This Korean Ginseng Chicken Soup is a nourishing, rejuvenating chicken soup made with Korean ginseng and stuffed with a mixture of sticky rice, dried jujube dates, chestnuts and garlic. Asian ginseng has been around for thousands of years and is used believed to help boost the immune system, stimulate physical and mental activity, lower blood sugar and cholesterol levels and reduce stress.
I’ve been intrigued with traditional Asian recipes recently, and this Korean Ginseng Chicken Soup is one of the simple, nourishing dishes that I prepared one chilly day. I found fresh Korean ginseng and dried jujube dates at the giant Korean supermarket, H Mart, in Hartsdale, New York. Growing up in Maryland, we had a jujube date tree that we would harvest fresh dates from using a long stick. I have no idea where my father found a jujube date tree, but I fondly remember knocking down dates each year, eating some fresh and drying the rest.
Ginseng Types and Medicinal Benefits
This was my first time trying fresh ginseng root. There are two types of ginseng – Korean or Asian ginseng (Panax Ginseng) and American ginseng (Panax quinquefolius, L.), each with different qualities. Ginseng was commonly used over five thousand years ago in China for its rejuvenating powers. The benefits of ginseng were first documented during China’s Liang Dynasty (220 to 589 AD).
Ginseng root is used in herbal medicine in Asia and North America for various medical conditions. Ginseng is believed to help boost the immune system, stimulate physical and mental activity among people who are weak and tired, lower blood sugar and cholesterol levels, and reduce stress. Ginseng is bitter so it is often used in tea or broths, but not eaten.
How To Make Korean Ginseng Chicken Soup
For this Korean ginseng chicken soup, I used cornish hens and stuffed them with a mixture of ginseng, jujube dates, chestnuts, garlic and glutinous rice (also called sweet rice or sticky rice).
Sweet rice, also known as sticky rice or glutinous rice has no gluten in it. It has a sticky quality that makes it perfect for stuffing poultry. My mom used to making sticky rice stuffing for Thanksgiving instead of the regular American bread stuffing.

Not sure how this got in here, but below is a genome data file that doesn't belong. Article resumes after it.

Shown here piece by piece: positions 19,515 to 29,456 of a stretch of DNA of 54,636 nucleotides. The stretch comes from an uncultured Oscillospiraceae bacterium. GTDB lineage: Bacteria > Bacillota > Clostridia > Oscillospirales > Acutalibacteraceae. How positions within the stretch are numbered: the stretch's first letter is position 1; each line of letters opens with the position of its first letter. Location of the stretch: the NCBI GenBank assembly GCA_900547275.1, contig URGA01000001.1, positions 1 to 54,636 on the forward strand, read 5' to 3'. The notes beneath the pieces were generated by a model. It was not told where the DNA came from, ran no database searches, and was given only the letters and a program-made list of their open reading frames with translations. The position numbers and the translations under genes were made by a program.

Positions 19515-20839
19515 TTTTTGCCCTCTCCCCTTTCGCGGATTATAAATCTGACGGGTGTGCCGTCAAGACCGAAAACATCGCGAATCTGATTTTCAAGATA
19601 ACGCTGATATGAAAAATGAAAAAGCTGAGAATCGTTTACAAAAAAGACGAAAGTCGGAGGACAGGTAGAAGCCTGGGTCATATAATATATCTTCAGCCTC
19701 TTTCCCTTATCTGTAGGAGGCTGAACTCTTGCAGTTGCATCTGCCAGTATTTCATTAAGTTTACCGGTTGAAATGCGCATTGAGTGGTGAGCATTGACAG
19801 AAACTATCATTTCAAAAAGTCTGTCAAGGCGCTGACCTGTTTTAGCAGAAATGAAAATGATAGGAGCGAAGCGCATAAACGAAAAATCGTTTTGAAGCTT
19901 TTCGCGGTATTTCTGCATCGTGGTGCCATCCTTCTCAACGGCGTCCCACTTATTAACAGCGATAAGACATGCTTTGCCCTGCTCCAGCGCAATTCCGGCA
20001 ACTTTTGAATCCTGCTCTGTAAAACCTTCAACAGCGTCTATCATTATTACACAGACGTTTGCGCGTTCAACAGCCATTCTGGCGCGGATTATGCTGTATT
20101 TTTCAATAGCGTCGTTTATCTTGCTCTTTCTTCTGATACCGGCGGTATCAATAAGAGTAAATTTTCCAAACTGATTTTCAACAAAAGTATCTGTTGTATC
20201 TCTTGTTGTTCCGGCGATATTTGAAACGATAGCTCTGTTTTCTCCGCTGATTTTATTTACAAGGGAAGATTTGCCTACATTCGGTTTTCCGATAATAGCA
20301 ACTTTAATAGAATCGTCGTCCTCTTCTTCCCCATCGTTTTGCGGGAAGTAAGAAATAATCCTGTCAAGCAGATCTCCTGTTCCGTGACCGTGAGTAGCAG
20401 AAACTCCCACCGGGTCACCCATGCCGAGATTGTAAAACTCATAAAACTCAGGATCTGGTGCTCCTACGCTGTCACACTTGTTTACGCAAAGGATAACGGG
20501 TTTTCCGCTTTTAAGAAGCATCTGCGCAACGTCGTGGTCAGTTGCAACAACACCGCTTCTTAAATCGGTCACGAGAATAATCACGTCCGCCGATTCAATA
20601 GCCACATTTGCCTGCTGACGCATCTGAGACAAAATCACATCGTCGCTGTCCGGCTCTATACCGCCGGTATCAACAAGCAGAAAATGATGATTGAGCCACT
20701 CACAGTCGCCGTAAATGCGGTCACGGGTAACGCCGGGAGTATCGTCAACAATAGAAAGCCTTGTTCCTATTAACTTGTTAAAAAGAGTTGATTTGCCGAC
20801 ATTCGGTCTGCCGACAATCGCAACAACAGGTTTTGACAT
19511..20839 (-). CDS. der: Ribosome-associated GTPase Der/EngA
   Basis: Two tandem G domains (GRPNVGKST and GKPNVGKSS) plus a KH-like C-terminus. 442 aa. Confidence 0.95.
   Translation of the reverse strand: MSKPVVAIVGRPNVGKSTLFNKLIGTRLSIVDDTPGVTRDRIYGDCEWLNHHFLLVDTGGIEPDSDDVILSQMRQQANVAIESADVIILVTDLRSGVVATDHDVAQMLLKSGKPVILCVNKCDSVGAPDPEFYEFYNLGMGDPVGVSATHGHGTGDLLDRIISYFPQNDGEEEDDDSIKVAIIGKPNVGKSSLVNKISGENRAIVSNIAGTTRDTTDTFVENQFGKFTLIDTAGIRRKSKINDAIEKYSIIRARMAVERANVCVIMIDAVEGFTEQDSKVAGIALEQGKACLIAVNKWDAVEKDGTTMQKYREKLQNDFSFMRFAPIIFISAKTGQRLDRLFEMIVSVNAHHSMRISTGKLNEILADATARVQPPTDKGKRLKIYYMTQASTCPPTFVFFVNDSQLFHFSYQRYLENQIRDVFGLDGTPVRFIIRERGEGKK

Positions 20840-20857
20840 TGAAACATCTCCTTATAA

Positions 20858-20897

To keep the soup from boiling over, keep the lid slightly ajar. I used two chopsticks to keep the lid slightly lifted above the pot, a trick I learned a number of years ago from my in-law’s caregiver who was from Shanghai.
This Korean version of chicken rice soup, made with Korean ginseng, is believed to have a rejuvenating effect. This recipe was adapted from a combination of recipes for Ginseng Chicken I found in various Korean cookbooks, including Wei Chuan Korean Cuisine, The Korean Kitchen by Copeland Marks, and Dok Suni by Jenny Kwak.
To serve this Korean ginseng chicken soup, break open the chicken and divide among bowls with some soup. Sprinkle with some toasted sesame seeds mixed with sea salt and black pepper, and fresh chopped scallions. Do not eat the ginseng (it is very bitter).
*There are precautions when using ginseng, including side effects and interactions with certain medications, so speak to your health provider before trying ginseng if you have any health issues or are on medication.
Korean Ginseng Chicken Soup
- 2 cornish hens
- 1/4 cup sweet (glutinous) rice
- 10 cloves garlic peeled
- 2 pieces ginseng each 2 inches long
- 1/2 inch fresh ginger sliced
- 7 dried jujube dates
- 6 chestnuts peeled
- 1 teaspoon sea salt
- 1 scallion chopped
- 1 teaspoon sea salt
- a few shakes black pepper
- a few pinches toasted sesame seeds
Soak sweet rice for one hour in water; drain. Stuff each cornish hen with 3 cloves garlic, 1 piece ginseng, 2 dates and 2 chestnuts. Spoon in soaked sweet rice until full. Gently place in saucepan so cornish hens sit snugly in pan. Add ginger, remaining ginseng, garlic, jujube dates, chestnuts, and salt. Cover with water. Bring to a boil, then reduce heat to low and simmer, covered for 1/2 hour. Turn cornish hens over and continue to cook for another 1/2 hour.
To serve, break cornish hens apart and serve in bowls, with stuffing and broth. Serve with sesame salt and chopped scallions on the side.